Monday, October 27, 2014


I’m worn out. Physically, mentally and emotionally.

I know, I’m no different from anyone else and we are all exhausted. We strive to do a million things and we convince ourselves we need to do a million things well. I think our culture prides itself on how exhausted we can be. It’s a competition, enabled by social media, judged by all the other people around you and awarded nothing.

“You can’t possibly understand how I feel. I was up at six this morning doing X.”
“Well, I was up at five doing Y. Oh, and my kids are forcing me to do Z.”
“You poor thing. My husband didn’t do Q, so now I have to do it.”
“I hear ya. Mine didn’t do R, and complained when I reminded him about it.”

And so on and so on and so on.

I’m guilty of it and somehow, no matter how many times I tell myself I’m not going to overbook, overschedule, or overcommit, I do. And I’m not even talking about my kids.

In fact, I wonder what I’m teaching them. When they tell me they studied and I wonder, well, did you study enough? When they tell me they cleaned and I wonder, is it clean enough? When they tell me they tried and I wonder, did you try hard enough?

Maybe their version of enough is actually enough. Maybe the effort doesn’t have to be the most, the best, the hardest, and it quite probably doesn’t have to equal mine. Maybe they just need to be able to look themselves in the eye and know that they are good enough.

We complain that people don’t know how to be still. We urge people to appreciate their surroundings. But does anyone actually do that? When is the last time you sat and read a book because you wanted to, or looked out the window because it was pretty? And if you did do that, was there a nagging in the back of your brain reminding you about everything you should be doing instead?

Who decided that was the goal?

Because there has to be a goal. We’ve trained ourselves to reach for the goal. But somewhere along the way, the goal has been moved so far away as to almost be unattainable. And the goal has grown, like the monster under the bed, until it’s no longer some desirable thing. It’s scary and stressful and quite possibly more effort than it’s worth.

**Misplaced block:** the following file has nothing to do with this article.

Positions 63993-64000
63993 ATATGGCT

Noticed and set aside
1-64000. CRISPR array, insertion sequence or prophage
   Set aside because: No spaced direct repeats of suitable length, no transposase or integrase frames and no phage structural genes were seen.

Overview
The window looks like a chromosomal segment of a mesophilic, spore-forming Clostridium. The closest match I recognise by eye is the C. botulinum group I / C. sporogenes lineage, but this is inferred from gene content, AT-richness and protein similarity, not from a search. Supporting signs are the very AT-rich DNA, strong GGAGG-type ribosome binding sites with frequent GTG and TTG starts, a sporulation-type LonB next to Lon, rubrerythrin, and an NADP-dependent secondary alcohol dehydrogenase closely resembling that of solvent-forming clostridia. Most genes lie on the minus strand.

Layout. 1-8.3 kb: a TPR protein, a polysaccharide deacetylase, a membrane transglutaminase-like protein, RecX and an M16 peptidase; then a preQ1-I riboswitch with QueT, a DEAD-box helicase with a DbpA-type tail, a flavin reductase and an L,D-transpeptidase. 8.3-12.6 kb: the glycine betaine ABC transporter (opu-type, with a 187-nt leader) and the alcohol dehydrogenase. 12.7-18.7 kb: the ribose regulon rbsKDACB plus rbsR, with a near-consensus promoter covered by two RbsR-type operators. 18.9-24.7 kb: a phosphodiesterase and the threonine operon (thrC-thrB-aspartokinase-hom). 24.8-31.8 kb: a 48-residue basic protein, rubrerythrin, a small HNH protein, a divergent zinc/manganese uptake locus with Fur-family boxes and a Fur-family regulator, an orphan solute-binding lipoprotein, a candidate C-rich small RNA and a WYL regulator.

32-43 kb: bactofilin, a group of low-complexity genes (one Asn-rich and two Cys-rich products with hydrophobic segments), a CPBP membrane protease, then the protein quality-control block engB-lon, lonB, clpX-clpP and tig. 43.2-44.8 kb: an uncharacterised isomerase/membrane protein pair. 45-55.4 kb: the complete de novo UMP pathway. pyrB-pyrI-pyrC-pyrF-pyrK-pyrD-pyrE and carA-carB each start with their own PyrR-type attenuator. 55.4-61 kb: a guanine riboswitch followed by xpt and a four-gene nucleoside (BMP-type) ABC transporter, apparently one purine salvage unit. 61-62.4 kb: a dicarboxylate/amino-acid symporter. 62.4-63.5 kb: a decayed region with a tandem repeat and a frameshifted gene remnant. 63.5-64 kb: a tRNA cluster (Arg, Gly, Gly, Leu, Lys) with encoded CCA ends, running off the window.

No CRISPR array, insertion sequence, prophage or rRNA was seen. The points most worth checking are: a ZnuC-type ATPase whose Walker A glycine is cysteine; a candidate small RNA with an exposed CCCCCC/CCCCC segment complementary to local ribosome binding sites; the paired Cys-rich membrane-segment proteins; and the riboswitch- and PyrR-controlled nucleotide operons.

I think it’s time to redefine that goal. I think our “best” needs to be “enough.” I think the one-upping in the “how tired are you?” has to end. I think we need to redirect our pride so that we are proud of actual accomplishments, no matter how small.

And perhaps, if we need public accolades, we’re doing it wrong.

Monday, October 13, 2014

Celebrating Sukkot (Soon to be Renamed, "The Festival of Whining")

So, my family and I are in the middle of celebrating Sukkot, a Jewish harvest festival, similar to Thanksgiving. It’s my very favorite holiday of the whole year, because it’s the only holiday that we celebrate on our own, with traditions we’ve developed for ourselves. I love celebrating holidays with my parents, in-laws and extended family, but there is something special about creating traditions on your own.

However, after this year, I may have to rethink the order of my favorite holidays.

One of the things you do on Sukkot is to build a sukkah, a three-sided hut, and eat at least one meal in it during the seven-day holiday. Seven years ago (remember this number), my daughter wrote an essay in Temple about why she wanted a sukkah, and as a result of that essay (or quite possibly because she was the only entry), she won a sukkah for our family. Since then, we’ve built it on our deck every single year.

Sukkot falls in the autumn. It’s usually warm the day we build it, and gets progressively colder as the holiday goes on. The day we got ready to build the sukkah, my younger daughter complained it was freezing and looked like this:

It wasn’t freezing. It was sixty something degrees.